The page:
Posted on 04/08/2019 at 10:00 AM by Sadye Scott-Hainchek

Let’s kick off National Library Week with last year’s most frequently challenged books!

The American Library Association's Office for Intellectual Freedom reported that of the 483 books challenged or banned in 2018, the following eleven (there was a tie at the bottom) received the brunt of the bashing:

1. George, by Alex Gino.

The ALA said it was banned, challenged, and relocated because it was believed to encourage children to clear browser history and change their bodies using hormones, and for mentioning “dirty magazines,” describing male anatomy, “creating confusion,” and including a transgender character.

2. A Day in the Life of Marlon Bundo, written by by Jill Twiss and illustrated by EG Keller.

The ALA said it was banned and challenged for including LGBTQIA+ content, and for political and religious viewpoints

3. Captain Underpants series, written and illustrated by Dav Pilkey.

The ALA said the series was challenged because it was perceived as encouraging disruptive behavior, while Captain Underpants and the Sensational Saga of Sir Stinks-A-Lot was challenged for including a same-sex couple.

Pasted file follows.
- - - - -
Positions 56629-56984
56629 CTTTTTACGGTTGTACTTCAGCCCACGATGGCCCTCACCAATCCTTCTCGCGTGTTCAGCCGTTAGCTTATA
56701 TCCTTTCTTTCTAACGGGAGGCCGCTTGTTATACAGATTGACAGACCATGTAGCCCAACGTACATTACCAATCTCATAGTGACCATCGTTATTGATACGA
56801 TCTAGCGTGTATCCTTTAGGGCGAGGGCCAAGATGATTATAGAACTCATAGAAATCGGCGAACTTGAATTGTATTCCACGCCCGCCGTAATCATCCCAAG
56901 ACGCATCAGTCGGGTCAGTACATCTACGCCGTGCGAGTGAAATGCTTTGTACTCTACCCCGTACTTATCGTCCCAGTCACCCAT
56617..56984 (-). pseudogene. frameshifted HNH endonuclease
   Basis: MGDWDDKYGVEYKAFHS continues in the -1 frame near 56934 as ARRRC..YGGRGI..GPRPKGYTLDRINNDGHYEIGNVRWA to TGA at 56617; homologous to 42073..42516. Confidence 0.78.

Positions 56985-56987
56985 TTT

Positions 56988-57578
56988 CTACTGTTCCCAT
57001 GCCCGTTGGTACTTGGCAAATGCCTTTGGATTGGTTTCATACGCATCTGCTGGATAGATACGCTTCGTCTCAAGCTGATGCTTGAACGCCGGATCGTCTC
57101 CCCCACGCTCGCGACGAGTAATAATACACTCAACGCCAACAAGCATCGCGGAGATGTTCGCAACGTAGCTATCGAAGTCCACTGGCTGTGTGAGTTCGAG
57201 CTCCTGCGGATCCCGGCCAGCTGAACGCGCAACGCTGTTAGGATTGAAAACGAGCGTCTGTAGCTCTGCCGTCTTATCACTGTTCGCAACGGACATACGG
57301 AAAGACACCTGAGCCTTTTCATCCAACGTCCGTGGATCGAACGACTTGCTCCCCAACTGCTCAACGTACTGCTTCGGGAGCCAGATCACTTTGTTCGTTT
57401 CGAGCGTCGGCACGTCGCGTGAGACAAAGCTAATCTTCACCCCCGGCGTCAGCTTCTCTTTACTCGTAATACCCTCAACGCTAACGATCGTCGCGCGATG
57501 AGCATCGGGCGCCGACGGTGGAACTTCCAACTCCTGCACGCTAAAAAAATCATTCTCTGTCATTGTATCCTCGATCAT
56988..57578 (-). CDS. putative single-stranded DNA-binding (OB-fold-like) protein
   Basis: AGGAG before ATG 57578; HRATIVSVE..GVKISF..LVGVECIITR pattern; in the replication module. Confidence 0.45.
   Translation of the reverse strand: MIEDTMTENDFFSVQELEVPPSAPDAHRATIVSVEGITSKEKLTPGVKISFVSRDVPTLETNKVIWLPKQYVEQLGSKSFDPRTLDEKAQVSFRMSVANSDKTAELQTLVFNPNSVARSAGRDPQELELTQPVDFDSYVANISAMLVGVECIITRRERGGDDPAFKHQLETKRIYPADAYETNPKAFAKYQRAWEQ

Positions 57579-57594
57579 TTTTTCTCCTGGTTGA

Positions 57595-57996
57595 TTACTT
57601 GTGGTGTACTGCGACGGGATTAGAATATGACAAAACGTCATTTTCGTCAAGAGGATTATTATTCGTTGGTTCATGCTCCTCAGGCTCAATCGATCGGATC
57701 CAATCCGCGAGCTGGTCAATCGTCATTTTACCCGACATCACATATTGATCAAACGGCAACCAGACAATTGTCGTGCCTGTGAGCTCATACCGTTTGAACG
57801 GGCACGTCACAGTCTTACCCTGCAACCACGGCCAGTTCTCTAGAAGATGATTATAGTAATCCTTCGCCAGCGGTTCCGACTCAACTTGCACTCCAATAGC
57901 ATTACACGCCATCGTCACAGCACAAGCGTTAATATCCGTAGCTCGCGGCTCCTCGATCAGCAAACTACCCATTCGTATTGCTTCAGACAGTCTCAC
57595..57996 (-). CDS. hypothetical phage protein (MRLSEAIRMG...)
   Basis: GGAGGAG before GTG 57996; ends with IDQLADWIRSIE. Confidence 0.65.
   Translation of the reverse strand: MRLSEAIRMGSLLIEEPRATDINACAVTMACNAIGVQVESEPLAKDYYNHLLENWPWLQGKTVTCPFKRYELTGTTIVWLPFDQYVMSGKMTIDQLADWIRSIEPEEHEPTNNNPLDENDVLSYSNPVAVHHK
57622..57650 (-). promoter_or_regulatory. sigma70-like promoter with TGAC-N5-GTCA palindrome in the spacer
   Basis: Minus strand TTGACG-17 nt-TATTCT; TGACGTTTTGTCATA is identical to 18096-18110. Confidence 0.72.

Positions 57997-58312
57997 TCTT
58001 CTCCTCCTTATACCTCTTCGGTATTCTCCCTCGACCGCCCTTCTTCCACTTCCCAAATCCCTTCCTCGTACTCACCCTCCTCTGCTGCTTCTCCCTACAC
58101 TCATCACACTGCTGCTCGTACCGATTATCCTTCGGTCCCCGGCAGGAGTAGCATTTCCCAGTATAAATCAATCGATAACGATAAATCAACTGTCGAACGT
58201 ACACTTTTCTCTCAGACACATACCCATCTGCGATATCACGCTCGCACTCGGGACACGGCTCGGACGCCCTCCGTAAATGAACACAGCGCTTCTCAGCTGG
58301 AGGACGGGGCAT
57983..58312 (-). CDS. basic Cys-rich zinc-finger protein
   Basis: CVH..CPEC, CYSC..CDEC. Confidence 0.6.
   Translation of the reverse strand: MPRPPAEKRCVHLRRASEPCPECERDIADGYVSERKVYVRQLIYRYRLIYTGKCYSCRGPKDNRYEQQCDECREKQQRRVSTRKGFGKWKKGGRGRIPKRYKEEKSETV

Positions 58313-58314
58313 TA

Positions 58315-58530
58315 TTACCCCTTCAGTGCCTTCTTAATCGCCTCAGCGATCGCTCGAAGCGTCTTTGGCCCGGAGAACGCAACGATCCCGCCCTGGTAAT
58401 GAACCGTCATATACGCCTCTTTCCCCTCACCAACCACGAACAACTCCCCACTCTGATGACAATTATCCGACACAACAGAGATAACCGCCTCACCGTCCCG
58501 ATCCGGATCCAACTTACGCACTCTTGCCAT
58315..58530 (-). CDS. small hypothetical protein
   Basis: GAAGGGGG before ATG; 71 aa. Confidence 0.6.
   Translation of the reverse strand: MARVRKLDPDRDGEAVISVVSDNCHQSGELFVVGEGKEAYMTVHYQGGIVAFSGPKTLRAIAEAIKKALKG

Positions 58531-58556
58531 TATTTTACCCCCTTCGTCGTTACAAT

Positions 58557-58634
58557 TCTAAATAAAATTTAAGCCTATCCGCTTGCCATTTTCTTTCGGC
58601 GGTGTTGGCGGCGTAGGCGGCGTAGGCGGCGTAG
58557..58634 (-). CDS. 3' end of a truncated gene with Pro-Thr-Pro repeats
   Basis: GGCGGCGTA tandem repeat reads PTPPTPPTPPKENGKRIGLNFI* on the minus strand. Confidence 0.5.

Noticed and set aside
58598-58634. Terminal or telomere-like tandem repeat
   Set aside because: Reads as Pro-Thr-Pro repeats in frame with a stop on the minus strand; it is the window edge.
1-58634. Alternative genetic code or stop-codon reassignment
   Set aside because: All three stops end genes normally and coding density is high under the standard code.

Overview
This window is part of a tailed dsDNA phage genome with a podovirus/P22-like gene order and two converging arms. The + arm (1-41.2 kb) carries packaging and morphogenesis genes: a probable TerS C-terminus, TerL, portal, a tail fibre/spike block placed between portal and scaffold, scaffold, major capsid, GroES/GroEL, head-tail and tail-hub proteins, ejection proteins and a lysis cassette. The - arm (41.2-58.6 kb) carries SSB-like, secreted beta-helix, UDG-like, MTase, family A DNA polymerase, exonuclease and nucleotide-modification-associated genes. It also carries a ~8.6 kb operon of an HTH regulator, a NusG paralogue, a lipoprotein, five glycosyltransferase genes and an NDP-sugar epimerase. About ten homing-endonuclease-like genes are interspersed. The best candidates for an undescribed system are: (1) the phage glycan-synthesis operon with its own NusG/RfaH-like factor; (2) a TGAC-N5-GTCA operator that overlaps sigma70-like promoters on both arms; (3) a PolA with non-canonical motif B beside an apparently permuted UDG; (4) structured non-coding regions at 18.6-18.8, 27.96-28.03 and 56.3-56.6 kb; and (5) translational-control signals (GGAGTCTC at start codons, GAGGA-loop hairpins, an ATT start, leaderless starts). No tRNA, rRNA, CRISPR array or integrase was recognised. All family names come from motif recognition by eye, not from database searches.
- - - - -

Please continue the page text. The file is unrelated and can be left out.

4. The Hate U Give, by Angie Thomas.

The ALA said it was banned and challenged because it was deemed “anti-cop,” and for profanity, drug use, and sexual references.

5. Drama, written and illustrated by Raina Telgemeier.

The ALA said it was banned and challenged for including LGBTQIA+ characters and themes.

6. Thirteen Reasons Why, by Jay Asher.

The ALA said it was banned, challenged, and restricted for addressing teen suicide.

7. This One Summer, written by Mariko Tamaki and illustrated by Jillian Tamaki.

The ALA said it was banned and challenged for profanity, sexual references, and certain illustrations.

8. Skippyjon Jones series, written and illustrated by Judy Schachner.

The ALA said it was challenged for depicting stereotypes of Mexican culture.

9. The Absolutely True Diary of a Part-Time Indian, by Sherman Alexie.

The ALA said it was banned and challenged for sexual references, profanity, violence, gambling, and underage drinking, and for its religious viewpoint.

10. (tie) This Day in June, written by Gayle E. Pitman and illustrated by Kristyna Litten.

The ALA said it was challenged and burned for including LGBTQIA+ content.

10. (tie) Two Boys Kissing, by David Levithan.

The ALA said it was challenged and burned for including LGBTQIA+ content.

You can see previous years' most challenged book lists on the ALA's website.

Categories: Today in Books

Tagged As: Book lists, Libraries

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